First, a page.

Building the future: (re)Introducing the Qt Quick components
Qt Quick is an awesome piece of technology. It fundamentally changes how you write native User Interfaces and makes the possibility of creating amazing Apps available to designers as well as developers, not to forget the large community of man-cave hackers and hobbyists. If you have an application that provides it's own unique look and feel - a differentiated user experience - Qt Quick fits the bill today.
While UI frameworks have been built on top of Qt, we have continued to work on the quality and stability of Qt and Qt Quick. The Qt 4.7 release candidate that just came out is a quality product that we have put a lot of blood, sweat and tears into. With Qt Quick we're ready to take the next step and start moving in the direction of offering a more complete set of features for App developers who might be less inclined to venture forth into the dungeons of C++ and build systems.
So what's missing? Where do you need to drop down to C++ today to build a native User Experience? Well, it's a rather complex picture.. On devices you have components like Titlebar, Home/Close button, Actions, List items, Views, Buttons, Checkboxes... the list goes on. And they are all fundamentally different than what you see on the Desktop - optimized for a very specific form factor and user experience. And add to that, they often have a very unique appearance. You can build them with Qt Quick, but you've got some work ahead of you in making them look right and behave like native widgets - and you're largely on your own for the moment.
We have been aware of this gaping hole for some time, and yes - we are doing something about it. We're currently in the process of building widgets for Qt Quick (..that is, not in the traditional QWidget sense - QWidget-based UIs will reman the primary architecture to use for Desktop applications). The Qt Quick components will in the first iteration focus on the MeeGo Handset Look and Feel. Later, we (and hopefully community members - hint, hint) will add additional widget styles, that interrogate the native theme server for pixmaps, margins, fonts etc. The common ground will be a base set of QML Item elements that define properties - but the widgets themselves can implement the use of these properties any way they want. Call it the component contract.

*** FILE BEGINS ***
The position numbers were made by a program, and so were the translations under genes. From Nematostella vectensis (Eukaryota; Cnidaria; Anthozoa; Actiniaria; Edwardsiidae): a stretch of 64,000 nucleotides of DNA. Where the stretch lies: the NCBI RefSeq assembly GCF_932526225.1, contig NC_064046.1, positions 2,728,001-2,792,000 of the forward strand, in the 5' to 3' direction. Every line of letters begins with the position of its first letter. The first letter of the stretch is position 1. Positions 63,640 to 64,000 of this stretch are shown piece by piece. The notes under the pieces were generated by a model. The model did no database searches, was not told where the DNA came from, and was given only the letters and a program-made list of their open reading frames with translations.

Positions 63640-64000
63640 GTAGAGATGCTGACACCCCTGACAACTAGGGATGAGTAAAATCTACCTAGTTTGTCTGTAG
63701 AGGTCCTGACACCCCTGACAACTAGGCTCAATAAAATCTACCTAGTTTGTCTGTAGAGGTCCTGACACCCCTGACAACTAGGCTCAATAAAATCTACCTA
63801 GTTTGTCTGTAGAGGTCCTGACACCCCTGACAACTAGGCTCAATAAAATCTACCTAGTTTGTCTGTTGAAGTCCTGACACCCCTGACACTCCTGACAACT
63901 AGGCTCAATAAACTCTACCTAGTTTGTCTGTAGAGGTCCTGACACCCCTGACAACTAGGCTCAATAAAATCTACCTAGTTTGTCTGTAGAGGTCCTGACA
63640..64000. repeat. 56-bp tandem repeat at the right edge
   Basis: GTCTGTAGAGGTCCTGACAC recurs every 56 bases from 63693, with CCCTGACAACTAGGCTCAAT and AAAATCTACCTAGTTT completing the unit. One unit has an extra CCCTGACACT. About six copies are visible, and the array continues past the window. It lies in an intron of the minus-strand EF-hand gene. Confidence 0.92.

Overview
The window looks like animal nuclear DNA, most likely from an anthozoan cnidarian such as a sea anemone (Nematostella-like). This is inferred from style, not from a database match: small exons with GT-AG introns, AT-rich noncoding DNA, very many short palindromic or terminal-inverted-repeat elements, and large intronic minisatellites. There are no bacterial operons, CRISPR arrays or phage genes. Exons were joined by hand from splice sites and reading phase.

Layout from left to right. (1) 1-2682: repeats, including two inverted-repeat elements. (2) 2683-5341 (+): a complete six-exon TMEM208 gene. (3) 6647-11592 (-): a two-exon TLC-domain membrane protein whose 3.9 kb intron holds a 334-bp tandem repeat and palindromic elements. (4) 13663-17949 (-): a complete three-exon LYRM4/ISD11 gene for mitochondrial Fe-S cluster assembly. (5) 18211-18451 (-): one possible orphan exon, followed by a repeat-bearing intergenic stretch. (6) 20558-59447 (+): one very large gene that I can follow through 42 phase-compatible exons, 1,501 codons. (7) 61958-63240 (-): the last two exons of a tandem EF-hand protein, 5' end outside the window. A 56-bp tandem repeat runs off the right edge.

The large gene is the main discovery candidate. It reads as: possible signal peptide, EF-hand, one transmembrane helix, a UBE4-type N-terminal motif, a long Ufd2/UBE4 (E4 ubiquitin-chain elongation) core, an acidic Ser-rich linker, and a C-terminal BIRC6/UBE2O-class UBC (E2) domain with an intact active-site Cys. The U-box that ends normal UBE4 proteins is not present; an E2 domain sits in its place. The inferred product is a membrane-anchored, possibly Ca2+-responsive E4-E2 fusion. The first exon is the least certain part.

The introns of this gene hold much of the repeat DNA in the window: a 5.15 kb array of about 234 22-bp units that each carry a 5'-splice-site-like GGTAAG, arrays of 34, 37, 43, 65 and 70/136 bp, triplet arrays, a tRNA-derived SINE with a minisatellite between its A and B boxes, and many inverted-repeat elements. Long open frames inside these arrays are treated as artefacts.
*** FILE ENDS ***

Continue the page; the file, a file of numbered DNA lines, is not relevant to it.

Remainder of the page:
So far we have identified a set of basic widgets and features in the public task tracker. We are also using this as the central place to stay up to date with the project, see progress, file bug reports or suggestions. There's also a public git repository (you can clone it and submit merge requests) as well as mailing list and irc channel. So far, the project is coming along nicely, and we can show many of the basic items in MeeGo Touch;
We also have a prototype Mx widget set there, currently using physical resources to emulate the style - rather than interfacing with the theme server as the current MeeGo-style implementation does. This is definitely an area we are welcoming contributions in.
So, jump on the bus and play with the components! Your feedback and engagement will help us build this into a solid and useful solution that will benefit the whole Qt community!
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